Japanese nuclear officials race to avoid disaster as radiation levels in sea rocket

Thursday, March 31, 2011

Radiation levels have rocketed in the sea near the Fukushima I nuclear plant in Fukushima, Japan, as government officials admitted on Wednesday they are fighting a constant battle to halt the growing nuclear crisis which began after the devastating earthquake and tsunami which struck the country earlier this month. The news comes after the chief executive of plant operator Tepco, Masataka Shimizu, was hospitalized with exhaustion on Tuesday.

Levels of Iodine-131 off the coast of the plant were recorded to be almost 3,400 times the legal limit, the Japanese nuclear safety authority, Nuclear and Industrial Safety Agency (Nisa), said. The levels of radiation are the highest recorded since the crisis began. Officials are now struggling to find how radiation is leaking from the plant, and have prohibited fishing in the area. A spokesperson for Nisa insisted there was no immediate threat to humans from the leakage into the sea. "We will find out how it happened and do our utmost to prevent [the levels of radiation] from rising," he said.

The situation at the nuclear plant is considered dire after the Japanese government accepted an offer of assistance from the United States and France. An experienced nuclear engineer has warned the reactor core at No. 2 reactor at the plant may have melted. Workers at the plant are battling to cool the reactors and stop further radiation leakage.

If the crisis continues to escalate, the Japanese economy could sustain serious damage as fisherman are banned from working in the area of contaminated water. "The worst-case scenario is that this drags on not one month or two months or six months, but for two years, or indefinitely," an analyst, based in Tokyo, said. "Japan will be bypassed. That is the real nightmare scenario." A spokesperson for the Japanese government warned officials "are not yet in a situation" to say when the race to avert the crisis from escalating will end.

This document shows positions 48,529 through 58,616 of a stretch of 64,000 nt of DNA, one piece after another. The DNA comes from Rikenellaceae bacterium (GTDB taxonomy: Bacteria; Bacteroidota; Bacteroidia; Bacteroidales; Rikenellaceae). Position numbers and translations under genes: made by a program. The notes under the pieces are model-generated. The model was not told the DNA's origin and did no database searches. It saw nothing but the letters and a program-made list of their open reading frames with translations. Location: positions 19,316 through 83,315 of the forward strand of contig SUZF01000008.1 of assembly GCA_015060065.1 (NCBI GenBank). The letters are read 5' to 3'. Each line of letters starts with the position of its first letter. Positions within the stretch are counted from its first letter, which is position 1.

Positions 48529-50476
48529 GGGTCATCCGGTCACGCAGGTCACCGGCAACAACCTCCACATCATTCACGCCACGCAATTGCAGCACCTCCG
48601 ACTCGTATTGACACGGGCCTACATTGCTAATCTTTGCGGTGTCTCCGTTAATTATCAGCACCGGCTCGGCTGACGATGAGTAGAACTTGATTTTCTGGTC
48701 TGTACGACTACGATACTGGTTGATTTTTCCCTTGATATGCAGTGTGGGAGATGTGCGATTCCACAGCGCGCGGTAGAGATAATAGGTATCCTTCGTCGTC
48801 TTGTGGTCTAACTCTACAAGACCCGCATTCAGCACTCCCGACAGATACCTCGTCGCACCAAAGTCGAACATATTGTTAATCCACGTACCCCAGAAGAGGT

Masataka Shimizu, the chief executive of Tepco, was transported to hospital with dizziness and hypertension as criticism of the company continues to build. Last week, three workers stepped into contaminated cooling water as they tried to replace cables at one of the reactors of the plant and two were hospitalized. The workers have now been released from the hospital.

Tepco has apologized to those affected by the nuclear emergency in a statement released March 18. "We sincerely apologize to all the people living in the surrounding area of the power station and people in Fukushima Prefecture, as well as to the people of society for causing such great concern and nuisance," the company said in the statement. The sale of numerous vegetables grown near the plant has been banned by authorities after they tested positive for radiation. Officials have also warned parents not to give tap water to infants after it emerged that it may have become contaminated. A large area around the plant has been evacuated.






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